Ex-Cabinet minister Lilley introduces bill to strengthen Parliament

June 19, 2009 at 3:05 pm Leave a comment

peterlilley

A former Cabinet minister under John Major has introduced a private member’s bill that would prevent the government from restricting the time available to debate legislation.

Peter Lilley accused the current administration of organising Parliament to sit for fewer days this year than in any year since 1945, then using powers “once reserved for exceptional cases, to restrict the time available for debate on every bill.”

“As a result, large swathes of legislation leave this place without ever having been scrutinised at all,” he told MPs.

Mr Lilley’s Programming of Bills (Suspension) “provides for the suspension or restriction of programming of Bills when the House of Commons is scheduled to meet for fewer than a prescribed number of days in any specified period; and for connected purposes.”

It will be given its Second Reading on Friday 3 July.

Mr Lilley set out the merits of his proposal using the ten minute rule.

“All too many Bills leave this House with sizeable chunks never debated in Committee and with grotesquely inadequate consideration by the whole House on Report,” he said.

“In the case of three quarters of Bills last year, this Chamber was not allowed to debate all the groups of amendments selected for debate by the Speaker.

“For example, the Government deliberately restricted the time for debate on the Human Fertilisation and Embryology Bill so that dozens of new clauses were not debated; on the Counter-Terrorism Bill Members had only three hours to discuss 16 new clauses and 60 amendments covering crucial issues such as post-charge questioning and control orders; and on the Climate Change Bill we were not allowed to debate the crucial amendment increasing the carbon reduction target from 60 to 80 per cent., which doubled the Bill’s cost and which many supporters felt did not go far enough.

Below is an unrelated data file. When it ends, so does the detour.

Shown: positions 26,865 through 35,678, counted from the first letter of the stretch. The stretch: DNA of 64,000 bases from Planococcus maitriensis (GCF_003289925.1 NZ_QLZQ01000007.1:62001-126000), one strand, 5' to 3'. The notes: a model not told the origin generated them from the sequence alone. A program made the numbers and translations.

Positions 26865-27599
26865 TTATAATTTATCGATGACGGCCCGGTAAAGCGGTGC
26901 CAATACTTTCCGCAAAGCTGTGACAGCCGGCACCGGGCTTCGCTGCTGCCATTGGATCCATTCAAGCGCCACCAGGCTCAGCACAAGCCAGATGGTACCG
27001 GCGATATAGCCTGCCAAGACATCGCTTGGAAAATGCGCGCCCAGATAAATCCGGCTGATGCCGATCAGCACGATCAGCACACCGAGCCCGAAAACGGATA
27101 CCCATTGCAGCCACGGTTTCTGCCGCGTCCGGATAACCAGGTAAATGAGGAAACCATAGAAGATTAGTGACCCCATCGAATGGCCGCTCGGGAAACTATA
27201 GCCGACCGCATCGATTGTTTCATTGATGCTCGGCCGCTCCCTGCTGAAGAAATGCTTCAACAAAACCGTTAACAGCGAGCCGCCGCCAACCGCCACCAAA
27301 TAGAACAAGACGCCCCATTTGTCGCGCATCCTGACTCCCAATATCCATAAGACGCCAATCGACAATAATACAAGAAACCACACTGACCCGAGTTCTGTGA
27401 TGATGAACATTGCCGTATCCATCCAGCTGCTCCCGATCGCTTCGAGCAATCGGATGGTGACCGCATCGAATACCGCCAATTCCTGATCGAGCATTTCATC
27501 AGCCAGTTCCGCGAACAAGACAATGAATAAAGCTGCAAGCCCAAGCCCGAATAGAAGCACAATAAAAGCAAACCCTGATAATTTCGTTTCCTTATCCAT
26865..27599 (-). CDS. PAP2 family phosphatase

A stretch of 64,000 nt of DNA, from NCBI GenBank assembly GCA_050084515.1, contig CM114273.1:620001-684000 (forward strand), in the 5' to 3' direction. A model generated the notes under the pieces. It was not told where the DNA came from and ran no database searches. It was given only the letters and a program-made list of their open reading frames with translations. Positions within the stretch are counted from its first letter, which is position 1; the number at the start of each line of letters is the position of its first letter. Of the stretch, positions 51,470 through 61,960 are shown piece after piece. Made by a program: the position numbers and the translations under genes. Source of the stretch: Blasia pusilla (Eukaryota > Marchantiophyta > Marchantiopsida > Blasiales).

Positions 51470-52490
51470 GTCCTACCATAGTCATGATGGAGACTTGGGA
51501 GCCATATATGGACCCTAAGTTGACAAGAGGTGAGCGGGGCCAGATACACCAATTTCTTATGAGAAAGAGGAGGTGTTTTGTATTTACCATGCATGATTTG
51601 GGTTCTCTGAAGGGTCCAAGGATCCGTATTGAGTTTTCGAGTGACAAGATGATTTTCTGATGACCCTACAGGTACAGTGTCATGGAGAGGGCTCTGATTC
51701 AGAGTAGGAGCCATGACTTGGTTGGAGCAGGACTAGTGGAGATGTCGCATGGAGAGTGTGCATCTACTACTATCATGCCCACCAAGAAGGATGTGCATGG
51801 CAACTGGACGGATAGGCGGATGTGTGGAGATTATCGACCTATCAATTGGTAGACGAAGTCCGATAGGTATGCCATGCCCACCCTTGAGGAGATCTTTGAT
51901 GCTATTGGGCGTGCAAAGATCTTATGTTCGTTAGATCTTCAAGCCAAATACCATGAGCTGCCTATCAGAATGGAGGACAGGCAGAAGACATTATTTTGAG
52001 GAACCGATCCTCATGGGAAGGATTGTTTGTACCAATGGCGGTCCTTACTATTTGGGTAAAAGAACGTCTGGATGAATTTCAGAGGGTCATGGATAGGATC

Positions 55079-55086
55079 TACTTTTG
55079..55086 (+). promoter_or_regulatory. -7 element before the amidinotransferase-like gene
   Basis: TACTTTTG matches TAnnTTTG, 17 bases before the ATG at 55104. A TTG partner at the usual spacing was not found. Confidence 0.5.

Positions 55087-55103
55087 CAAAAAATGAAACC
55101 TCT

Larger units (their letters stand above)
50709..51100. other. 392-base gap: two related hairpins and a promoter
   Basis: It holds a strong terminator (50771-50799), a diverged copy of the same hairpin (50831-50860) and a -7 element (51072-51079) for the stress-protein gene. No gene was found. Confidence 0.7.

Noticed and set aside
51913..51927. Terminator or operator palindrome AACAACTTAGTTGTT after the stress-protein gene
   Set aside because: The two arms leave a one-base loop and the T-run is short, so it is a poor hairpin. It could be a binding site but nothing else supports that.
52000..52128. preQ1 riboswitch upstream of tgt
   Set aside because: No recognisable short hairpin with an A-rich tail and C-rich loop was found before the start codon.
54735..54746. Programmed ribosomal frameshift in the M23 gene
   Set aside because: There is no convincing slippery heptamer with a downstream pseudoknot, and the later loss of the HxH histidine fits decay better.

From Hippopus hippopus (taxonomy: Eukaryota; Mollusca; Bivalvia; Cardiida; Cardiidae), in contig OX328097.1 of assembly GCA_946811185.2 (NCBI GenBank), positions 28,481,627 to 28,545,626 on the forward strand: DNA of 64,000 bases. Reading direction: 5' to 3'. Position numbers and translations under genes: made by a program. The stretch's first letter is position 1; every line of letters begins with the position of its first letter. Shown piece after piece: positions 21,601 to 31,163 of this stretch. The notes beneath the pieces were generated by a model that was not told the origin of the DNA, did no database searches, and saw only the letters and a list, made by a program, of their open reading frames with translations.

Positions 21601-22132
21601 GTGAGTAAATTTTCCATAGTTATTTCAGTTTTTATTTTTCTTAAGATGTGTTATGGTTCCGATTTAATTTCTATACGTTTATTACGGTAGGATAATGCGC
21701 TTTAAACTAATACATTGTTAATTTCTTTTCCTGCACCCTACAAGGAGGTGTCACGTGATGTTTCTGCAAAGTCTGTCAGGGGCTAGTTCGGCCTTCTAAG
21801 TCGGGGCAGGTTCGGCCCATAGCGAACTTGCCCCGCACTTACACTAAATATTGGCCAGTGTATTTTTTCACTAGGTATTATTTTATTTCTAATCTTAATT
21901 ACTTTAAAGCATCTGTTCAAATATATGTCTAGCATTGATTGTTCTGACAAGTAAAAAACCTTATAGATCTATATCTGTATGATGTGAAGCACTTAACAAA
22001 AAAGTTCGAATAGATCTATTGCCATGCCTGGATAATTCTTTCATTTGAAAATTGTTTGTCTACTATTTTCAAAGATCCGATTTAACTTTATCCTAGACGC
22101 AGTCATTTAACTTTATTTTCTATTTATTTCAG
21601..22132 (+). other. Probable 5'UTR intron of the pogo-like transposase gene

“Moreover, the time saved on debating primary legislation has not been used to scrutinise secondary legislation, which increasingly accounts for the substance of our laws.

“The proportion of statutory instruments requiring the affirmative procedure considered by the House has fallen from one third in the last three years of the Major Government to just 6 per cent. now and, of the thousands of statutory instruments subject to the negative procedure, the number put to the vote in the Chamber declined from one in 200 under the previous Government—that figure is bad enough—to only one in 1,000 now.

“In the present climate, people assume that that proves that Members of Parliament are lazy as well as greedy.

“Far from being lazy, most MPs are eager to scrutinise legislation, to hold Ministers to account and to debate the Opposition’s policies too—we would willingly do so for longer.

“It is Ministers, not Back Benchers, who prefer to send Parliament away for as long as possible, because all Governments, not just this one, find it is disagreeable to be scrutinised, criticised and held to account.”

Mr Lilley said he expected support from Labour MPs as they will be in opposition “before too long.”

“By contrast, some of my right hon. Friends on the Front Bench may have their doubts. Scrutiny is uncomfortable. The first instinct of every Whip is to curtail it if they cannot prevent it entirely.

“But scrutiny is good for good government.

“Governments with good policies and confidence in those policies—and with the humility to respond positively to constructive criticism of them—have nothing to fear and much to gain from full and thorough scrutiny in this place.

“I ask leave to bring in this Bill and set Parliament free to do its job.”

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